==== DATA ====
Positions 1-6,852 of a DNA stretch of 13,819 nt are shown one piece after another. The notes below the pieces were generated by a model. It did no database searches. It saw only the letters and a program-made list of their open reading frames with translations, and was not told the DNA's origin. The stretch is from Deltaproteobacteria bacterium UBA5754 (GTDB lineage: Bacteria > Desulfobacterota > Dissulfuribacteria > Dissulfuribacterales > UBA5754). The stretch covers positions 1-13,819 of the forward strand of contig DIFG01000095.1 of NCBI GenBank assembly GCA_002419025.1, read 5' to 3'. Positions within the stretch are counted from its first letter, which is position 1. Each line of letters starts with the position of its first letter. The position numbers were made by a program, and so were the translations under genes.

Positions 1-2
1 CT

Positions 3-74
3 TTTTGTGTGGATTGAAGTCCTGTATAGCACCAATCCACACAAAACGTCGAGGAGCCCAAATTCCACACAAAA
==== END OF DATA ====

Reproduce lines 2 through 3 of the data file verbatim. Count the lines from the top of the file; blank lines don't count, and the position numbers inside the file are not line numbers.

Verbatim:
Positions 1-2
1 CT